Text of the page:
News-Press storyteller Amy Bennett Williams not only loves tromping around in wild places – she also likes to be able to place wild things in their proper taxonomical context. But in this week’s encore essay, she discovers that not everyone has the same need or appreciation for detail.
I had a strange moment with Clyde Butcher once, probably a decade ago, that has haunted me ever since.
Fortunate enough to be along on one of the world-renowned photographer's wet walks, we'd paused in a sunlit stand of small cypress trees, their gracefully windswept branches winter-bare and reflected in the sky-mirror of water below.
This little cypress variety, I asked Clyde — pond cypress, I believe it's commonly called — what's its binomial?
He looked at me as if I'd asked him to untie the knot in my tail.
Their scientific name, I said — Taxodium something-or-other — not T. distichum like their cousins the bald cypress, but what was their species? Embarrassing, but I'd forgotten it.
Clyde just shook his head.
Scientific name? Why bother with that?
I don't remember his exact words, but they were withering — something to the effect that to fret about picky little scientific details like genus and species while standing thigh-deep in the middle of the wet miracle that is the Big Cypress Swamp — well, sister, I've got other things to think about, he told me.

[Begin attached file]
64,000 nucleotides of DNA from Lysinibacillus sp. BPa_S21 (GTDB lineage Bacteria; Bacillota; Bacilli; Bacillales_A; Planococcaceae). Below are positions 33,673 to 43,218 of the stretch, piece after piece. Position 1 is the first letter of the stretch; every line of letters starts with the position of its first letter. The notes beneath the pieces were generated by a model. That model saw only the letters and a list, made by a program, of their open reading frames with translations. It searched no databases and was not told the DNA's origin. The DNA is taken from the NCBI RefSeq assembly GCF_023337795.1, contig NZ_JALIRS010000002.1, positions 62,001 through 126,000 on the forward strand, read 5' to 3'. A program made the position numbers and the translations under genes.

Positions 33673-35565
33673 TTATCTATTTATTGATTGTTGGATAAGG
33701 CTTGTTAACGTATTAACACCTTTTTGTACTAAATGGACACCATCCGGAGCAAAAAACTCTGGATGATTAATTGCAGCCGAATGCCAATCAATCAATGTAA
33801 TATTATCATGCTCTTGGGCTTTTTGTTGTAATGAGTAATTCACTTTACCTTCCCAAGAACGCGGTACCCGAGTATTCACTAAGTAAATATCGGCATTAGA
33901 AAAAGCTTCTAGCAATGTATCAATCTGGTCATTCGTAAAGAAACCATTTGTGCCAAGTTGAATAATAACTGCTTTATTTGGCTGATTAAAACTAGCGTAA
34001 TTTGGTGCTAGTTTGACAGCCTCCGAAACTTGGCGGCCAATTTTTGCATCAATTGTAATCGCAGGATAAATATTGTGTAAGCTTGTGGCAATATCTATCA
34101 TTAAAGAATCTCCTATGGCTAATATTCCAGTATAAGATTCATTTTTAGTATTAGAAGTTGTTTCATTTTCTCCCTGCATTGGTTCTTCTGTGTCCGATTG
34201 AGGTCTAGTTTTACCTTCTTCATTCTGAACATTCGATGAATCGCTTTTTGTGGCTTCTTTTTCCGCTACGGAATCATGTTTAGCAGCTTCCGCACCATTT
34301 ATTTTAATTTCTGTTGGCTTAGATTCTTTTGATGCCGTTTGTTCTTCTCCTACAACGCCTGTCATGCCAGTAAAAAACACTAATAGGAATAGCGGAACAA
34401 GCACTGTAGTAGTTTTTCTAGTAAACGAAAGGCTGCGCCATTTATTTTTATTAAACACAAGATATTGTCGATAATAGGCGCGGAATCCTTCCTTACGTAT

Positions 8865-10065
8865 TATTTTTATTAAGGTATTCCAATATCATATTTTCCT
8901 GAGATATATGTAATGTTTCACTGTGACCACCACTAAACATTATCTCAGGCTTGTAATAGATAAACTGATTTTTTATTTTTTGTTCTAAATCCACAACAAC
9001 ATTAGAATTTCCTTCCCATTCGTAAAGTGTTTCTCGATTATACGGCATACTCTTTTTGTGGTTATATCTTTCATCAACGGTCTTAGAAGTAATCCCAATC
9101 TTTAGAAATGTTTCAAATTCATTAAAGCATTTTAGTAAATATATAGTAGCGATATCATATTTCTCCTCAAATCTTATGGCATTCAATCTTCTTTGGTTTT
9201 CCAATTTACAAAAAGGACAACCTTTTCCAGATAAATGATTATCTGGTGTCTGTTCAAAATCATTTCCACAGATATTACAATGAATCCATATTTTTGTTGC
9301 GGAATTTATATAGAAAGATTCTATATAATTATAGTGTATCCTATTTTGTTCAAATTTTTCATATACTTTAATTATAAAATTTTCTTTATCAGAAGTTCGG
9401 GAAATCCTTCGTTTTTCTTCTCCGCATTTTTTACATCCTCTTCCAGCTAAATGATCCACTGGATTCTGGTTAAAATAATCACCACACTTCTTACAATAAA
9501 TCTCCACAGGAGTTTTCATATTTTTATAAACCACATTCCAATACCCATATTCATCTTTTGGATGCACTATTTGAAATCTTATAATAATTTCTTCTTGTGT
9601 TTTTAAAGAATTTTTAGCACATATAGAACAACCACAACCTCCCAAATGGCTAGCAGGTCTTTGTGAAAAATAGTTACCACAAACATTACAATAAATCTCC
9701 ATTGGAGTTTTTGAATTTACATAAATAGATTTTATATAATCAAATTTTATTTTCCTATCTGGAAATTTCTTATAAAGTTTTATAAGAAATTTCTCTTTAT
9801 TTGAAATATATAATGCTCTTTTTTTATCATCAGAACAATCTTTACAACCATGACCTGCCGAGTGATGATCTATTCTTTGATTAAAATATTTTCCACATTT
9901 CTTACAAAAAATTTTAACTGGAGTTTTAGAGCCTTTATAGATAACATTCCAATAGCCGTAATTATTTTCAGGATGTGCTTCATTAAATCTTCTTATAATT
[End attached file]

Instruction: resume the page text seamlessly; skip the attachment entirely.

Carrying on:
In the grand scheme, taxonomy and nomenclature are small indeed, he believed, and to try to capture and confine nature with words and human definitions does it a grave disservice.
Well, that shut me right up, and I spent the rest of the walk fretting even harder. Was I some Prufrockian priss who needs her wild things safely pinned and wriggling on the wall of science? Was my impulse to name, dissect, experiment, categorize simply a small-minded way to keep the raw glory of the universe at a stiff-armed distance? It pained me to think so.
So I kept thinking, and thinking and thinking, and have continued to do so, circling back to his idea every so often, while at the same time realizing that some of the most thrillingly expansive thinkers I've ever known are scientists.
Clyde's words bubbled up again recently as I was trying to extract a turkey femur from a plastic jug of white vinegar, where it had been soaking for months. It had been easier to shove it into its acetic bath than it was proving to get it out, no matter how hard I tugged, shook the now-empty bottle or turned it over and thumped it.
Finally, I managed to get a grip on the bone's head and wrenched it free with a satisfying pop. The femur wavered in my hand like steamed asparagus, to 10-year-old Nash's delight.
My own parents taught me this: to decalcify a bone in mild acid (vinegar), which dissolves the hard, mineral portion of the bone, leaving just the flexible collagen matrix. But a wiggly, knot-able bone was more than an icky-cool kitchen trick: For me, it was an unforgettable lesson in how we're put together with limestone caught in nets of protein, in bone physiology, in science.
I understand what Clyde means — that to get snarled in picayune definitions and formulas can separate us from what truly matters.
But for me, learning about how the universe is made and what its parts are called doesn't diminish the wonder of wading in winter among bonsai pond cypress (T. ascendens, by the way) — or of shaking a jelly bone at my laughing kid after a weeknight dinner — it only deepens it.